Turkish Archives of Pediatrics
Original Article

Evaluation of Term Newborn Patients With Hypernatremic Dehydration

1.

Department of Pediatrics, Diyarbakir Children’s Hospital, Diyarbakir, Turkey

Turk Arch Pediatr 2021; 56: 344-349
DOI: 10.5152/TurkArchPediatr.2021.20153
Read: 80 Downloads: 36 Published: 30 June 2021

Aim: We aimed to evaluate the demographic, clinical, and laboratory findings and the management of newborns with hypernatremic dehydration (HDH).

Materials and Methods: A total of 85 term newborns with serum sodium (Na) levels higher than 145 mEq/L who admitted to our hospital between January 2011 and December 2018 were included in this study.

Results: Among all cases, 54.1% were female infants with the mean birth weight, weight loss ratio, and median age at diagnosis of 3095 ± 540 g, 13.6 ± 10%, and 8 (2-24) days, respectively. The most common presenting complaints were breastfeeding difficulties (90.5%), fever (63.5%), decreased urination (43.5%), jaundice (22.3%), and convulsion (15.3%). The mean sodium and potassium, and median blood urea and creatinine levels on admission were 167.9 ± 13.4 mEq/L, 5.4 ± 2.8 mmol/L, 213 mg/dL (11-476 mg/dL), and 2.4 mg/dL (0.52-9.96 mg/dL), respectively. There was metabolic acidosis in 67% and acute renal failure in 74.4% of patients, while peritoneal dialysis was performed in 12 of them. There was a positive correlation between weight loss ratio and admission age, serum urea, and creatinine levels; there was a negative correlation between weight loss and blood pH. Eight patients died (9.4%).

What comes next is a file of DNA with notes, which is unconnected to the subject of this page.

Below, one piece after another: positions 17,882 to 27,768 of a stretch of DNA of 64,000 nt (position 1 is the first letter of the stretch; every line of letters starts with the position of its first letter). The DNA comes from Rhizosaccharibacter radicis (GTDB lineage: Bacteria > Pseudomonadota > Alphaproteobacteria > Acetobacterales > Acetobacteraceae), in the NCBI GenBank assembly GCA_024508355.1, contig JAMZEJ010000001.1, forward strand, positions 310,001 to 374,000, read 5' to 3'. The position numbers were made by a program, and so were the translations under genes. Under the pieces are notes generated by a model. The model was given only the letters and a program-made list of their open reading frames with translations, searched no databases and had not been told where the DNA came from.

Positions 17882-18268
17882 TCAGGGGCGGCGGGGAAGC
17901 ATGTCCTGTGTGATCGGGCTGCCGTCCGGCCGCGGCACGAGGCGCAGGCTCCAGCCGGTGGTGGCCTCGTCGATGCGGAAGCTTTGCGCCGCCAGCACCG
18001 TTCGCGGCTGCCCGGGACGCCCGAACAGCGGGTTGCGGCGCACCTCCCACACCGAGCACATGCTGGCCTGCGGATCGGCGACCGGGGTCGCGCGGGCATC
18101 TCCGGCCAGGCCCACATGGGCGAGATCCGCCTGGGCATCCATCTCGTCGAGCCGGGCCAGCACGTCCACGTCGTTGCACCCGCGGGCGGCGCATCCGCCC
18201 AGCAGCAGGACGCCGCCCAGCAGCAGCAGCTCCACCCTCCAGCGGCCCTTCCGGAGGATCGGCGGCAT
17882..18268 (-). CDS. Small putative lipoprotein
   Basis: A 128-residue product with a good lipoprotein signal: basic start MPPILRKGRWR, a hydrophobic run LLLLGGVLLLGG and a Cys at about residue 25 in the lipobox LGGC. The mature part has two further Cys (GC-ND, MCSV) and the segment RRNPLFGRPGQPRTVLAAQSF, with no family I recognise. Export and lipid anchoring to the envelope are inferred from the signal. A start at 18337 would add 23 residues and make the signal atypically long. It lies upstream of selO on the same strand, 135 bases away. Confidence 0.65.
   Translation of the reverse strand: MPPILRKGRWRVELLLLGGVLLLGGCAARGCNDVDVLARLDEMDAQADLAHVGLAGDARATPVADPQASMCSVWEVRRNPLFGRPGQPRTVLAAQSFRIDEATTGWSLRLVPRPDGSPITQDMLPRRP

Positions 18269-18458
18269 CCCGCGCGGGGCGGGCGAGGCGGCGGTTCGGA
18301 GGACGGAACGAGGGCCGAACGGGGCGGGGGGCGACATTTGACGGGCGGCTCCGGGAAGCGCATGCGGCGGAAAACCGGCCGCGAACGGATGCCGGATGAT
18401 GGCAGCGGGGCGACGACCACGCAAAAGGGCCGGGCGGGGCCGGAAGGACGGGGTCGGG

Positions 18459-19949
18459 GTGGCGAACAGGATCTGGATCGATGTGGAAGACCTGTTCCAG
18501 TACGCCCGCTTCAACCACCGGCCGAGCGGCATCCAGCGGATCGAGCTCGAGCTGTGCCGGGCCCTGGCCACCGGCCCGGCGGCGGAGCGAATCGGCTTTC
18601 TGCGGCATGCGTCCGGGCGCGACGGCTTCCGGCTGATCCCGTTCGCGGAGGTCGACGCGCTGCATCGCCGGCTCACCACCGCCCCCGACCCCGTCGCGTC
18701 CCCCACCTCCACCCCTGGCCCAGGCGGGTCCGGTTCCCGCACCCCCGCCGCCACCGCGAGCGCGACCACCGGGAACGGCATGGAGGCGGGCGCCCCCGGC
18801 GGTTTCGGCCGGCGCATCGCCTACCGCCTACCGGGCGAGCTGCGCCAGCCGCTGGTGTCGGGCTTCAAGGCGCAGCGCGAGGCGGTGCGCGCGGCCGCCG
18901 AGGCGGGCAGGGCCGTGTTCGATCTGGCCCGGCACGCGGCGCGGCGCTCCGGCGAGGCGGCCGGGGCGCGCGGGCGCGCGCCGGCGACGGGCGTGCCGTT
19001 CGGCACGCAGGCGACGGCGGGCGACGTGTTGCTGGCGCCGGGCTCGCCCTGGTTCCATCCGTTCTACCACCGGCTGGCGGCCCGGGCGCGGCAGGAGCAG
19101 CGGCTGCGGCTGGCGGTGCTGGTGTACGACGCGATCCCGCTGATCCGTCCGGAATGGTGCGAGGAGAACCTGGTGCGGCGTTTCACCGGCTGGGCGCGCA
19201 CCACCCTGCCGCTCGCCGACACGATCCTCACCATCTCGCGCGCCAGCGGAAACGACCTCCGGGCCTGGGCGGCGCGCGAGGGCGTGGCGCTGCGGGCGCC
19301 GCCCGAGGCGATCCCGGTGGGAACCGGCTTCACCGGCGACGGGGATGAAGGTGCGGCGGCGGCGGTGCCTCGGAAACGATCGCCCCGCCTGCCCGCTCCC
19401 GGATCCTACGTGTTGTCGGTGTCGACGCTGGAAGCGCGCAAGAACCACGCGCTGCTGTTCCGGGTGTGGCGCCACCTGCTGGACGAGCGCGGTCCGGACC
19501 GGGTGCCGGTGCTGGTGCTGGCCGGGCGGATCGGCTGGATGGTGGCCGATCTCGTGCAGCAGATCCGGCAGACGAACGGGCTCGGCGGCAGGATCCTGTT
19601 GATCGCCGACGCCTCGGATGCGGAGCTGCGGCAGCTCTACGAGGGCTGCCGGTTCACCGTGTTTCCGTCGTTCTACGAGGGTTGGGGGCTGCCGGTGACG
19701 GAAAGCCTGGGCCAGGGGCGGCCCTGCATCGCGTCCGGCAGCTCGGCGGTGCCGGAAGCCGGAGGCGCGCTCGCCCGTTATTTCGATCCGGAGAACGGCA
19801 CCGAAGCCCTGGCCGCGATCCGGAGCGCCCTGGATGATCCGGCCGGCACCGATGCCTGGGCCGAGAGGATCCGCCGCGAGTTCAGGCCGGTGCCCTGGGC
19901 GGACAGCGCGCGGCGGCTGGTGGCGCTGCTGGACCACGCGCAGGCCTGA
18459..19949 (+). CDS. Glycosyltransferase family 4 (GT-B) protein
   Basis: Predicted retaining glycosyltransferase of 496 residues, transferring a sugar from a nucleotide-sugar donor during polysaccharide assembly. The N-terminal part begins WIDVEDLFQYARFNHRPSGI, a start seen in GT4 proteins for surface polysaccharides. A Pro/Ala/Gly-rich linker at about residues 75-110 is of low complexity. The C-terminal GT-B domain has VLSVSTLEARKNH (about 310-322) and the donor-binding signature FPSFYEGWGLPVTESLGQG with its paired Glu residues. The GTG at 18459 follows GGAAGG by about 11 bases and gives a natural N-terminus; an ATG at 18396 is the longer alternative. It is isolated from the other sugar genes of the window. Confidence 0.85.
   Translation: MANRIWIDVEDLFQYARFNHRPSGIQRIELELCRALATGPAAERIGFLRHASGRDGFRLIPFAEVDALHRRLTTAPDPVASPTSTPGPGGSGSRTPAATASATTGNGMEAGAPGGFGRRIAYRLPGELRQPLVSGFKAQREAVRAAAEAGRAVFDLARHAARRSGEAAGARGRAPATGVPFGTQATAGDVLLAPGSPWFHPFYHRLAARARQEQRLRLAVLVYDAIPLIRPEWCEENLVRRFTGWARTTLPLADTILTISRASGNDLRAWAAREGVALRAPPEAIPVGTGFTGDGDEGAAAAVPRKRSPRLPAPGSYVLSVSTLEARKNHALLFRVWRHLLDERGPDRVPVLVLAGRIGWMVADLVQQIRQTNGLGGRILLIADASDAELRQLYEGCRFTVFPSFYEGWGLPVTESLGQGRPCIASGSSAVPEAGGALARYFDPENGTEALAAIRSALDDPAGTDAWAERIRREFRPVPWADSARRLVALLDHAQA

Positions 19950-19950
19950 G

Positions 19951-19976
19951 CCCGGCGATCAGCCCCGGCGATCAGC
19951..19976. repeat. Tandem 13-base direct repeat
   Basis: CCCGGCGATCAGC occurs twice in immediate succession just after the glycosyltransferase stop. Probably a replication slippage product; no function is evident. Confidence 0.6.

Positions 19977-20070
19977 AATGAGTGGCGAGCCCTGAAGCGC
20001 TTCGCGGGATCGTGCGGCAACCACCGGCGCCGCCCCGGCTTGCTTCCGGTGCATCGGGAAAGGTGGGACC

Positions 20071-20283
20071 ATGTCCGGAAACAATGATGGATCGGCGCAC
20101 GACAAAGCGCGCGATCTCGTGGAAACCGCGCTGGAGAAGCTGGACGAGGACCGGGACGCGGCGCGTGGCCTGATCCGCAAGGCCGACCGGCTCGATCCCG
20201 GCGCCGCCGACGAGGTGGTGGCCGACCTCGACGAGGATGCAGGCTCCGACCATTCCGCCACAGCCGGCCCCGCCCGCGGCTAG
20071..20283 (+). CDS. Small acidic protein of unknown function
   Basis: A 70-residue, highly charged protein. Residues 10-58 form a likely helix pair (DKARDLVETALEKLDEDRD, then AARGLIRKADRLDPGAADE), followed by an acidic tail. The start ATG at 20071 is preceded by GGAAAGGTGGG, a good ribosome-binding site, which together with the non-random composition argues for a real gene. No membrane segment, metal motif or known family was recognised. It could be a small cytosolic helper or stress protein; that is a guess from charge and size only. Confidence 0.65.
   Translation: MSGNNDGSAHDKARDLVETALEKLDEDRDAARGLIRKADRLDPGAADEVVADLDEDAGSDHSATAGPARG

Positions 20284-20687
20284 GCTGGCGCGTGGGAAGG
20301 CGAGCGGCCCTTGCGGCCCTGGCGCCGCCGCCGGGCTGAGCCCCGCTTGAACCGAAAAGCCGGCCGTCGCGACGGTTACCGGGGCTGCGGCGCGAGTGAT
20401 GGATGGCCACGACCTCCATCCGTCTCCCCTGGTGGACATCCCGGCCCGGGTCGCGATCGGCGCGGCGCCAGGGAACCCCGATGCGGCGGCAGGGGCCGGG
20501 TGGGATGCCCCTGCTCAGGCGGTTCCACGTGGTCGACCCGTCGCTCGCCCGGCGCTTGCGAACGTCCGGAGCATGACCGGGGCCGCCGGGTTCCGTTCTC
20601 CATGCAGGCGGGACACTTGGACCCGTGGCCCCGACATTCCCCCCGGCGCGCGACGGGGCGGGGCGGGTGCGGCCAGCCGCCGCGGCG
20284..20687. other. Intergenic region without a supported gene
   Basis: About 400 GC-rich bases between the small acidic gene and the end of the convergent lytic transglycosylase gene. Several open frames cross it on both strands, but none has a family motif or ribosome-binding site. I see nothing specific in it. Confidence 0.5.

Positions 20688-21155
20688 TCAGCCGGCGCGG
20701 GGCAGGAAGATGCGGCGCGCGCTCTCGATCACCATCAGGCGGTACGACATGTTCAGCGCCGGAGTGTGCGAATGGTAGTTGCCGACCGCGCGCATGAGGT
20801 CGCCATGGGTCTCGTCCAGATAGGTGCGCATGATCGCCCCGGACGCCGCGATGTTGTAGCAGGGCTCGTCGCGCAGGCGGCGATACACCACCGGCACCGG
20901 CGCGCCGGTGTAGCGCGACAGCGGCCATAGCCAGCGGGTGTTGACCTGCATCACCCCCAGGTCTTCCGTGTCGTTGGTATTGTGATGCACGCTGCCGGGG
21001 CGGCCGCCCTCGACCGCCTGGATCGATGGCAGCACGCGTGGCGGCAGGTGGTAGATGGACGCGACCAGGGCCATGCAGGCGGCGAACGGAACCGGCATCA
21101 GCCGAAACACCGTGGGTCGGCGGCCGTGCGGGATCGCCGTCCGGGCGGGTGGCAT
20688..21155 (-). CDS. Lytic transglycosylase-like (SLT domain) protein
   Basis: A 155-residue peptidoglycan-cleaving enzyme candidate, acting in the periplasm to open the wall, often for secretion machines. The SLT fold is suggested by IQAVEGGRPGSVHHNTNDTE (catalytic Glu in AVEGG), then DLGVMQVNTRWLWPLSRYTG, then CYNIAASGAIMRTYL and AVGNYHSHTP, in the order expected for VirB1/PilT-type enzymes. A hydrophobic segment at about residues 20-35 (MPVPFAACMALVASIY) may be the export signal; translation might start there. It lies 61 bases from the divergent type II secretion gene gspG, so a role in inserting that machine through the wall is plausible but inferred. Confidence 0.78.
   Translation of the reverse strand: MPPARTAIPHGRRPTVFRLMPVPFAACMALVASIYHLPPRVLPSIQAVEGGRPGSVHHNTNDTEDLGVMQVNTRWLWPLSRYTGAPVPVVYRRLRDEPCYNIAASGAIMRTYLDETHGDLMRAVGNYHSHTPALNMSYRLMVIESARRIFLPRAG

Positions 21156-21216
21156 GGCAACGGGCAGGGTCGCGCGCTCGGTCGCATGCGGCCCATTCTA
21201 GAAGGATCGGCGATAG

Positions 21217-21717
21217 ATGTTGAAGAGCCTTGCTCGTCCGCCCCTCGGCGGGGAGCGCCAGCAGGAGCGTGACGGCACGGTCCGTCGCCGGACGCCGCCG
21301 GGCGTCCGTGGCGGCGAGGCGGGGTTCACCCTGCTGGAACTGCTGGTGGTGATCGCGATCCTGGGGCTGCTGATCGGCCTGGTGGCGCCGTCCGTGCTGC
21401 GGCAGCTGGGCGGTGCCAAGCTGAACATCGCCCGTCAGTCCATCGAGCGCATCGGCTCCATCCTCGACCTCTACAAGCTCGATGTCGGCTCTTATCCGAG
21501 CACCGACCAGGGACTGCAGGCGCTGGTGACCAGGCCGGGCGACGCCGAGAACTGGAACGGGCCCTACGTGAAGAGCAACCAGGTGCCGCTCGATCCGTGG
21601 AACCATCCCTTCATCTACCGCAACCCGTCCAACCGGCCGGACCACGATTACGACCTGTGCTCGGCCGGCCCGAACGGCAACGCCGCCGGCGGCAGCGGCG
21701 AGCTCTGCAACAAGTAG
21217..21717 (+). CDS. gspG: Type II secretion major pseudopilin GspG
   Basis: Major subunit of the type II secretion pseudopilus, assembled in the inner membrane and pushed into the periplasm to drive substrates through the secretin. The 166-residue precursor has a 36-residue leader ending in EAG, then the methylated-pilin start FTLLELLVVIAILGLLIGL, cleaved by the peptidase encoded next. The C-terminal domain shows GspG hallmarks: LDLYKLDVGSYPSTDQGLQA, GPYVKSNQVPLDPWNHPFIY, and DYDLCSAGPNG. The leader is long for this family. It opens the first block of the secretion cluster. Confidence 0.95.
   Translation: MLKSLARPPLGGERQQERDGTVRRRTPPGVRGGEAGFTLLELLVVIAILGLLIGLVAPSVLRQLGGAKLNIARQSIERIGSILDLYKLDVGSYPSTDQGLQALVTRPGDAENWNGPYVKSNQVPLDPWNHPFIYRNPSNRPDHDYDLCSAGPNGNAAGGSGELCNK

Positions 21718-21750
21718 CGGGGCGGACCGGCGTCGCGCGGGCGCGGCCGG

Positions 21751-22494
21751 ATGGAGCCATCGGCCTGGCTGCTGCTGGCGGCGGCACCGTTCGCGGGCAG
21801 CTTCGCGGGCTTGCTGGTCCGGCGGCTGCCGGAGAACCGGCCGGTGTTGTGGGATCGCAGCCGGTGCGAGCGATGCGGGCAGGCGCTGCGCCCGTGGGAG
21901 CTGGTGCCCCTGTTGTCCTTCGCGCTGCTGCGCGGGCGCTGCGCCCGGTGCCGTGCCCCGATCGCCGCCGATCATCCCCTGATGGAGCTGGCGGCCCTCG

Conclusions: In our study, serum urea, creatinine, potassium, metabolic acidosis levels, convulsion, and dialysis requirements at the time of admission of the newborns with HDH were found to be higher in those who died compared to those who survived. Convulsion was a presenting complaint, and it was also observed during the treatment.

Cite this article as: Akdeniz O, Celik M, Samancı S. Evaluation of term newborn patients with hypernatremic dehydration. Turk Arch Pediatr. 2021; 56(4): 344-349.

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